Swordfish - sudoku technique

The "Swordfish" technique is used to solve hard Sudoku with many empty (unfilled) cells. The technique helps to exclude hypothetically suitable candidate numbers and to reduce the scatter in the selection. In mechanics, "Swordfish" is similar to "X-Wing", but uses 3 columns and 3 rows instead of two. That is, to use the technique, you must go to a certain level of abstraction and find three rows or three columns that each have two occurrences of candidate numbers.

Let's look at an example of using the Swordfish technique. First, we need to find the so-called "fish digit" and the "base". In the example, the "fish digit" is a 6, and the lines 1, 6, and 9 are the "base" (highlighted by the green guide lines). There are only 2 occurrences of the six in each of these rows. The cells containing the six entries are lined up exactly in 3 columns (1, 2, and 9 - for clarity, they are also highlighted with a white and orange border). So all conditions are met - 3 rows, 3 columns. The "swordfish" construction is found!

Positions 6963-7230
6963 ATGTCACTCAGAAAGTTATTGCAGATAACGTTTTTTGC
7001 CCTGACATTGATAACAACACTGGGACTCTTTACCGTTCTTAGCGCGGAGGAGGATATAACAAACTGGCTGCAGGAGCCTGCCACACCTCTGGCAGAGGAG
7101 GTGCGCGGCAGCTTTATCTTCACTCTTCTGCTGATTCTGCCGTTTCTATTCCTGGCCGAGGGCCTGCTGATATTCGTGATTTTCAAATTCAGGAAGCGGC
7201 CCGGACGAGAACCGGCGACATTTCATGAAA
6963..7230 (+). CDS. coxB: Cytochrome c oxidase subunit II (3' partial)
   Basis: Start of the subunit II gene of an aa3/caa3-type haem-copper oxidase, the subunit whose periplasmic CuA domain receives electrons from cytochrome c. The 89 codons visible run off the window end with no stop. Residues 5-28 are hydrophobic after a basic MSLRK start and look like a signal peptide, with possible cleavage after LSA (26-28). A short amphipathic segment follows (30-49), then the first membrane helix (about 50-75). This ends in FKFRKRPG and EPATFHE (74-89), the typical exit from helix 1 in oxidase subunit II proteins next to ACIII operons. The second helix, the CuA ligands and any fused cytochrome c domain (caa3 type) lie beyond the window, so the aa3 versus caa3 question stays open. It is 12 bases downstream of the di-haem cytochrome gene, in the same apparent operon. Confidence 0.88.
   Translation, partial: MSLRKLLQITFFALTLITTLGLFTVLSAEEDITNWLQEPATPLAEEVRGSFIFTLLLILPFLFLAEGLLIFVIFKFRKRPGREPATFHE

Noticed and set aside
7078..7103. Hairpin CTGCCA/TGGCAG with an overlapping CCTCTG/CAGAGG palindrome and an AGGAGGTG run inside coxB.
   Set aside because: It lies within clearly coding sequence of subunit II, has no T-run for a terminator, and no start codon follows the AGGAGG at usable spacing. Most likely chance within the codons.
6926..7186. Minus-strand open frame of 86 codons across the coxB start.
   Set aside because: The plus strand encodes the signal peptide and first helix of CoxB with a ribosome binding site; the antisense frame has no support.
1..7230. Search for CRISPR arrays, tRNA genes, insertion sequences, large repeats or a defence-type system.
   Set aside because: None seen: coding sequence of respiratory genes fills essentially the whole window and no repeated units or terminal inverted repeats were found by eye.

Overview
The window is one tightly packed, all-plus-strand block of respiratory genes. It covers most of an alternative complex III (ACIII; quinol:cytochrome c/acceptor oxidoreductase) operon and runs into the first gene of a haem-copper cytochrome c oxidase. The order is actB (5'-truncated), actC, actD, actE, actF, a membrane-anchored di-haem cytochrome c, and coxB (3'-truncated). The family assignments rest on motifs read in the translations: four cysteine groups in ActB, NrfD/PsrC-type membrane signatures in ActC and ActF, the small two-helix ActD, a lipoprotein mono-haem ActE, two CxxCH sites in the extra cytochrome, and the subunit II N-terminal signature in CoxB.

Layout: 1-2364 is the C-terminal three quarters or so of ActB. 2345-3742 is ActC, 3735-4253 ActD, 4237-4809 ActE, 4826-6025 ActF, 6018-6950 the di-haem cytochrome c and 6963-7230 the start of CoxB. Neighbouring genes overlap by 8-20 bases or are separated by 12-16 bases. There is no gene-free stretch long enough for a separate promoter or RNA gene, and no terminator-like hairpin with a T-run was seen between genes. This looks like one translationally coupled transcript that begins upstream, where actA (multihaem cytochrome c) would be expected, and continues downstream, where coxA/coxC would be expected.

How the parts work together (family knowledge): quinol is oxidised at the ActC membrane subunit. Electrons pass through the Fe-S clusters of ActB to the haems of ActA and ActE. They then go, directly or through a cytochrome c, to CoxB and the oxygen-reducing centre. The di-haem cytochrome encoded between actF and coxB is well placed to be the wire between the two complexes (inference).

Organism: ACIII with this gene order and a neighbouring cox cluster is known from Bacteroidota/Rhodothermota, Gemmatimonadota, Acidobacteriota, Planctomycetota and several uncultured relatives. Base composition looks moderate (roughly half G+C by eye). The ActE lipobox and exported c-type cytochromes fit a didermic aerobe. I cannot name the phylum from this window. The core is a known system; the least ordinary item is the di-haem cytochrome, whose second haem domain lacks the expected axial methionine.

Next, we can delete all notes in the three columns containing the number six (the second picture shows the candidates crossed out).

"Swordfish" is a Sudoku technique that requires very careful study of all rows and columns to solve. As a rule, the main problem for players is to find the necessary cells, the construction can be difficult to see in the mass of all the notes. At the same time, the technique itself is very effective for weeding out unnecessary candidates..